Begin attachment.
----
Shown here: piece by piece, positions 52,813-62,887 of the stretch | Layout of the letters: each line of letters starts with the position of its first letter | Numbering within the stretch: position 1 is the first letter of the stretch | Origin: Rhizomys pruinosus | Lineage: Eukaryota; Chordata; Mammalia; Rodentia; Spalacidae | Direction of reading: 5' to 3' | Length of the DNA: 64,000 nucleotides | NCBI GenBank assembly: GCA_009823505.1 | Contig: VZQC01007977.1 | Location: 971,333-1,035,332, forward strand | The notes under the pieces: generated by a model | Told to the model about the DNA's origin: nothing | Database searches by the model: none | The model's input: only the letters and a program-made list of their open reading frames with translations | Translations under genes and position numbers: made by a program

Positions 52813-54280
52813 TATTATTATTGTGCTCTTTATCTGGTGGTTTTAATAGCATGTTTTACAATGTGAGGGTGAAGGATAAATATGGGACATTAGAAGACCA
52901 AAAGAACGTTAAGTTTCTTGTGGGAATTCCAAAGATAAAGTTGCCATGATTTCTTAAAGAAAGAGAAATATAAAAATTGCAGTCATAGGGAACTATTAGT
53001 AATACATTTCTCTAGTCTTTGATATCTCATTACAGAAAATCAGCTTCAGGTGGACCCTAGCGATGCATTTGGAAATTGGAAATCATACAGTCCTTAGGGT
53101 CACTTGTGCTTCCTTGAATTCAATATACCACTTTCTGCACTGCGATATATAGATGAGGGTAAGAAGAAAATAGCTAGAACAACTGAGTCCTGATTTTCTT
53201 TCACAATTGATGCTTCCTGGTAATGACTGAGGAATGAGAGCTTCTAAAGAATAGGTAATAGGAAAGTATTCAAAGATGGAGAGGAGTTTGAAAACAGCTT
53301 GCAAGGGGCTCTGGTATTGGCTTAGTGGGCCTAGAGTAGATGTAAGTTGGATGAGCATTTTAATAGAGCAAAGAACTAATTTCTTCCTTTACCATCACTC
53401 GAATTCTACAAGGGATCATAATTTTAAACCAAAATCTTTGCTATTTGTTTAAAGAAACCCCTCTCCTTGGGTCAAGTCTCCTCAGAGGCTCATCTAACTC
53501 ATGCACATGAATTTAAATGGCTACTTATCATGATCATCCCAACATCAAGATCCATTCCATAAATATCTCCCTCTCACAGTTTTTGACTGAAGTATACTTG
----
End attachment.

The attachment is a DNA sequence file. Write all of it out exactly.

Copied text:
Shown here: piece by piece, positions 52,813-62,887 of the stretch | Layout of the letters: each line of letters starts with the position of its first letter | Numbering within the stretch: position 1 is the first letter of the stretch | Origin: Rhizomys pruinosus | Lineage: Eukaryota; Chordata; Mammalia; Rodentia; Spalacidae | Direction of reading: 5' to 3' | Length of the DNA: 64,000 nucleotides | NCBI GenBank assembly: GCA_009823505.1 | Contig: VZQC01007977.1 | Location: 971,333-1,035,332, forward strand | The notes under the pieces: generated by a model | Told to the model about the DNA's origin: nothing | Database searches by the model: none | The model's input: only the letters and a program-made list of their open reading frames with translations | Translations under genes and position numbers: made by a program

Positions 52813-54280
52813 TATTATTATTGTGCTCTTTATCTGGTGGTTTTAATAGCATGTTTTACAATGTGAGGGTGAAGGATAAATATGGGACATTAGAAGACCA
52901 AAAGAACGTTAAGTTTCTTGTGGGAATTCCAAAGATAAAGTTGCCATGATTTCTTAAAGAAAGAGAAATATAAAAATTGCAGTCATAGGGAACTATTAGT
53001 AATACATTTCTCTAGTCTTTGATATCTCATTACAGAAAATCAGCTTCAGGTGGACCCTAGCGATGCATTTGGAAATTGGAAATCATACAGTCCTTAGGGT
53101 CACTTGTGCTTCCTTGAATTCAATATACCACTTTCTGCACTGCGATATATAGATGAGGGTAAGAAGAAAATAGCTAGAACAACTGAGTCCTGATTTTCTT
53201 TCACAATTGATGCTTCCTGGTAATGACTGAGGAATGAGAGCTTCTAAAGAATAGGTAATAGGAAAGTATTCAAAGATGGAGAGGAGTTTGAAAACAGCTT
53301 GCAAGGGGCTCTGGTATTGGCTTAGTGGGCCTAGAGTAGATGTAAGTTGGATGAGCATTTTAATAGAGCAAAGAACTAATTTCTTCCTTTACCATCACTC
53401 GAATTCTACAAGGGATCATAATTTTAAACCAAAATCTTTGCTATTTGTTTAAAGAAACCCCTCTCCTTGGGTCAAGTCTCCTCAGAGGCTCATCTAACTC
53501 ATGCACATGAATTTAAATGGCTACTTATCATGATCATCCCAACATCAAGATCCATTCCATAAATATCTCCCTCTCACAGTTTTTGACTGAAGTATACTTG